Valuing the Contemporary
And while I'm on the subject of contemporary music: I had an e-mail exchange with a reader several weeks that has stuck in my mind, and that I've been meaning to blog about for some time.
This reader wasn't opposed to contemporary music at all; he thought that excerpts from Thomas Adès's opera "Powder Her Face" were the highlight of an NSO program in February. But he was strongly opposed to indiscriminate presentation of contemporary music. He cited as an example the NSO's commissioning 24 composers to write new fanfares, one for each program on the 1995-96 season. He felt that "almost all of them were absurdly awful." And he added:
My point is that I have no problem with the NSO commissioning 24 composers to write new works. But I do have a problem with the NSO performing all 24 new works, not exercising any artistic judgment at all on behalf of the paying customers. If it takes 24 commissions to find two or three good new works, it is money well spent.
This raises an interesting point. On the one hand, in a field that encompasses so many different tastes and points of view, it can be hard to say what's "good": one person's favorite piece may be another person's trash, and you can make an argument for casting the net as wide as possible.
But on the other hand, the reader is right that once a commission is given, it's pretty much guaranteed to be played. There is no provision made for pieces that don't quite cut it. This is even more of a problem in the opera world, where a new production costs hundreds of thousands, even millions of dollars, and where by the time a turkey like "The Fly" is completed, it is evidently too late to do anything about pulling the plug on it.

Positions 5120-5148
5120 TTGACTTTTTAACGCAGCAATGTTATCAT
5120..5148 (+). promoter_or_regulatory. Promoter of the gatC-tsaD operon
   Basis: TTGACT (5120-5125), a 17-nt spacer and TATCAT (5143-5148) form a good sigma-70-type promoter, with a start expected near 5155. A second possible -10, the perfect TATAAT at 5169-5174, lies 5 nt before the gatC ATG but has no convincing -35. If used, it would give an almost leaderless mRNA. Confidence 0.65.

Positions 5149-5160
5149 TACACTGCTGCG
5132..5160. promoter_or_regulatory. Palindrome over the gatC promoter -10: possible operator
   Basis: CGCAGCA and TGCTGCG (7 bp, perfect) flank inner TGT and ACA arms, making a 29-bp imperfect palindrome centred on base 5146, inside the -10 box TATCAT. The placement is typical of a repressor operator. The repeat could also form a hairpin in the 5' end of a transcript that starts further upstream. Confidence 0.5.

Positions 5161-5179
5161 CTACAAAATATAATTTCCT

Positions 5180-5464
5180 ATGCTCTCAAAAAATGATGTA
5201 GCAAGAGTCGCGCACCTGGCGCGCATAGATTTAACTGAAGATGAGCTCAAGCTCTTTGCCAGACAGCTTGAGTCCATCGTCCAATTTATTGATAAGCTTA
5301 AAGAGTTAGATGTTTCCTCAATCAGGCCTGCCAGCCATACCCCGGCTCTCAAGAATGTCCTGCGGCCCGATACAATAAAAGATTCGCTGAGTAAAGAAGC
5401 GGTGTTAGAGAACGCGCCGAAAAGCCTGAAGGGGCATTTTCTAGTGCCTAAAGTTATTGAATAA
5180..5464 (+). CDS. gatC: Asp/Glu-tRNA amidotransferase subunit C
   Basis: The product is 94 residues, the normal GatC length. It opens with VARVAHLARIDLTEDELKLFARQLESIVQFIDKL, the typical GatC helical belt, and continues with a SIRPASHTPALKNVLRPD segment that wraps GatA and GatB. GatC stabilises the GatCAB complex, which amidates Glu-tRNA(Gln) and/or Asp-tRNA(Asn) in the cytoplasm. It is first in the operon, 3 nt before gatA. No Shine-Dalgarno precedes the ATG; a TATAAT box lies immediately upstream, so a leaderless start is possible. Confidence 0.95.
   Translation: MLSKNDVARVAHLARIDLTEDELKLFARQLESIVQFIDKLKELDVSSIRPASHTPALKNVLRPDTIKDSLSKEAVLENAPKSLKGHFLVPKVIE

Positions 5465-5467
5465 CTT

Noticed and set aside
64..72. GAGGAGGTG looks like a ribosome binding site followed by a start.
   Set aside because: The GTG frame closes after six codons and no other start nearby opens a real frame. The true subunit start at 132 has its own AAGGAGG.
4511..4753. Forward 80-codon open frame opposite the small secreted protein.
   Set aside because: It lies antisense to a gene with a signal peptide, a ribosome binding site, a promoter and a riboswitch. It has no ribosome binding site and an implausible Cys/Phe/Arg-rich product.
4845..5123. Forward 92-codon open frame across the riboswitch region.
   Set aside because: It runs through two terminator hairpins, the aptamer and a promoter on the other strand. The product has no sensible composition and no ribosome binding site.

I don't think it's the worst thing in the world to have to hear an orchestral or chamber piece that isn't very good; it can help develop one's ear, or, equally importantly, one's ability to articulate what one does and doesn't like. But I do think the experience could use a little more contextualizing, because the tacit implication at the moment is that with every world premiere we are in the presence of a potential masterpiece. The listener is not given a lot of latitude simply not to like it. (And, as I said before, classical music is the only field that presents people knowingly with things they don't want and aren't expected to like.)
I know that a number of arts organizations are working on better ways to present contemporary music so that the audience is encouraged to think about it, and so that some filtering goes on before work gets to the stage. I think of the Metropolitan Opera's new commissioning program, which remains a lot of smoke and no visible fire, but which did cut loose Rufus Wainwright's new opera "Prima Donna," allegedly because it was in French and they wanted opera in English. (The opera is being done in Manchester this summer.) And of course, a festival like Crosscurrents bypasses the problem by avoiding new commissions and instead having curators select contemporary works they already know and like.
What are your thoughts on presenters making value judgments about contemporary compositions?
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